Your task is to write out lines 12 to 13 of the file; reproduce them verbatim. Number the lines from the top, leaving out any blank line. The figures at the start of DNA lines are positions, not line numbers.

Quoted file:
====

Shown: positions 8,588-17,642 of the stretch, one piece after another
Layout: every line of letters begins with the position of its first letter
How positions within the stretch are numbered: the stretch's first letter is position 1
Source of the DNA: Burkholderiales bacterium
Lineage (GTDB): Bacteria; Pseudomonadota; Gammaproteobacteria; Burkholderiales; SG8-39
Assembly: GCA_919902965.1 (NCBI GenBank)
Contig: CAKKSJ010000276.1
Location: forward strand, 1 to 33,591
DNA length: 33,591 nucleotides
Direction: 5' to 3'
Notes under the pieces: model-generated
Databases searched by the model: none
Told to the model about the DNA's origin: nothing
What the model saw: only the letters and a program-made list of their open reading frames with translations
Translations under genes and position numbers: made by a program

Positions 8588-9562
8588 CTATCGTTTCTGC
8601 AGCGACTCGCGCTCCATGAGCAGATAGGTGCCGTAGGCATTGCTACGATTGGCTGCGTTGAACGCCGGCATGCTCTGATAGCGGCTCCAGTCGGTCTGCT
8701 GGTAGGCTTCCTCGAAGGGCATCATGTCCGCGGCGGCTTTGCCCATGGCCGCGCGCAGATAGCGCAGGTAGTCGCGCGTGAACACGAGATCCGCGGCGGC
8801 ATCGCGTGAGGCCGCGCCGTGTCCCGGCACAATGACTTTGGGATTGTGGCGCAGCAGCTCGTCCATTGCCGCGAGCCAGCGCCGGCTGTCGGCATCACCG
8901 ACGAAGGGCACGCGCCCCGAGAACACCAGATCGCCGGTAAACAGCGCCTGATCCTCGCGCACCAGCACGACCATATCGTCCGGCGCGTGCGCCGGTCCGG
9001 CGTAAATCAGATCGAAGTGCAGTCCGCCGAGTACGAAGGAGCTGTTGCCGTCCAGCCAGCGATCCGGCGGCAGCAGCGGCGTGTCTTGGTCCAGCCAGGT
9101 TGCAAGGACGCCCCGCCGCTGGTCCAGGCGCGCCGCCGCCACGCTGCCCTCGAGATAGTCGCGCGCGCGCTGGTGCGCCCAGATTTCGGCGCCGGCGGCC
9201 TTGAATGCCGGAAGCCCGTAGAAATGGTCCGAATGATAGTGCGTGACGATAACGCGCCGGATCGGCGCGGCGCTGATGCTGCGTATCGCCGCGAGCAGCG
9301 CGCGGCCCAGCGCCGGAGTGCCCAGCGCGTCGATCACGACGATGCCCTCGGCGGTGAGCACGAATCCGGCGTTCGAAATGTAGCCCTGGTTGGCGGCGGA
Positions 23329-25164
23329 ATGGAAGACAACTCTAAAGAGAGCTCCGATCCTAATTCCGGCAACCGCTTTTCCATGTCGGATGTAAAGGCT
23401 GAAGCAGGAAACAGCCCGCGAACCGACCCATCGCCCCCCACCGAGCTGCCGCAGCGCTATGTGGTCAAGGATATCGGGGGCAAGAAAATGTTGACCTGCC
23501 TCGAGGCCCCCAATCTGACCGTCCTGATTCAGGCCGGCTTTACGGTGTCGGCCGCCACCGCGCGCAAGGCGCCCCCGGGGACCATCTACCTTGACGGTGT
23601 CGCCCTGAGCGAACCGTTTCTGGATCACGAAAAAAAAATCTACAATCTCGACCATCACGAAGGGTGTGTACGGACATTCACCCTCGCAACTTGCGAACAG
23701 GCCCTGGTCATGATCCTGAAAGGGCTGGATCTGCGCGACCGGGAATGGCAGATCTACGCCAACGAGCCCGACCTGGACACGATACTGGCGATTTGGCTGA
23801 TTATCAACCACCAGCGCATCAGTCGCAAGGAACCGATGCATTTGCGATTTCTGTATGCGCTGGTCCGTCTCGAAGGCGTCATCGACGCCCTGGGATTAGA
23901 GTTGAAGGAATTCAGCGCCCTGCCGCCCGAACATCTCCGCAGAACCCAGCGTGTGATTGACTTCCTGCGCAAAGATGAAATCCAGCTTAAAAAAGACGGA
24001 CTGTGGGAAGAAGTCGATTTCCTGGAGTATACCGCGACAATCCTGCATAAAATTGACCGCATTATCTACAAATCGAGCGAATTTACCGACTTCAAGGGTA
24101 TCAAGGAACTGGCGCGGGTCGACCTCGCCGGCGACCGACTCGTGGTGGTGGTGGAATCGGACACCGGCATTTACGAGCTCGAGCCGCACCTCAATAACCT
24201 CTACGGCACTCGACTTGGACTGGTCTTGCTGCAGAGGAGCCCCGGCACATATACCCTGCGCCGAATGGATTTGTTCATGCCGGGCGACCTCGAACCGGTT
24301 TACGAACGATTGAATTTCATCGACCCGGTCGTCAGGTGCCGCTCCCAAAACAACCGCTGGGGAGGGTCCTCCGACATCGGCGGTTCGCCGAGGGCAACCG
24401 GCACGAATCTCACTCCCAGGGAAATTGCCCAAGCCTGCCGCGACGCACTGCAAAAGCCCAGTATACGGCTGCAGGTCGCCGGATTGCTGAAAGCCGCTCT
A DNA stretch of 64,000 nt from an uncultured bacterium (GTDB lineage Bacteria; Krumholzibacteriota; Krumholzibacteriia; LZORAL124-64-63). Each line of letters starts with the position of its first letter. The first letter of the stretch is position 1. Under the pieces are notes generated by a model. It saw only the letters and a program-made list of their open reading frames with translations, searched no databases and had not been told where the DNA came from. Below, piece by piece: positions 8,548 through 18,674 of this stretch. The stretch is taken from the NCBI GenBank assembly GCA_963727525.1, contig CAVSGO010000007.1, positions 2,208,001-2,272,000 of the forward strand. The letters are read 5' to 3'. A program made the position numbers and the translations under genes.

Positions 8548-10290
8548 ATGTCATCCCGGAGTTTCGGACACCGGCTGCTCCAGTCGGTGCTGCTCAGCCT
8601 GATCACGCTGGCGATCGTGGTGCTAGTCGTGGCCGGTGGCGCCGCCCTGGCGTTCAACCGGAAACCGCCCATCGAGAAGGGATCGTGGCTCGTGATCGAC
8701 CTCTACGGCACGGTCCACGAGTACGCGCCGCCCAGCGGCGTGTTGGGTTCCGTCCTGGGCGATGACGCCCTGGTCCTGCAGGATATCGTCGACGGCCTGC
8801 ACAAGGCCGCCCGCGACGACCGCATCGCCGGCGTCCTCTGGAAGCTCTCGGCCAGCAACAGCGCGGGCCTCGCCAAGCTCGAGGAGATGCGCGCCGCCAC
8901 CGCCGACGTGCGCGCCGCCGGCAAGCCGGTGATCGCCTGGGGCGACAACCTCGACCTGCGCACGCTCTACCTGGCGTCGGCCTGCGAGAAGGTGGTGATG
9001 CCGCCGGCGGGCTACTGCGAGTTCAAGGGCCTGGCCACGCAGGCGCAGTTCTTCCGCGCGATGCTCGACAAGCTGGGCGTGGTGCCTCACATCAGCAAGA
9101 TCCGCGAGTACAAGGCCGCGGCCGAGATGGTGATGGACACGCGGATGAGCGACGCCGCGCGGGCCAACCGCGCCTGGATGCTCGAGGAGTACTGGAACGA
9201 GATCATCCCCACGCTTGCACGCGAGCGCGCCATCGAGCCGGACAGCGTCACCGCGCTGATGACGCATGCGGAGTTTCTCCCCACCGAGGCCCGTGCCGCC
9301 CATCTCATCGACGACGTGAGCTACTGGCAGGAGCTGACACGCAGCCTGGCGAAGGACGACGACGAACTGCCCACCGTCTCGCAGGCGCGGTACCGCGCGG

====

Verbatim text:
Databases searched by the model: none
Told to the model about the DNA's origin: nothing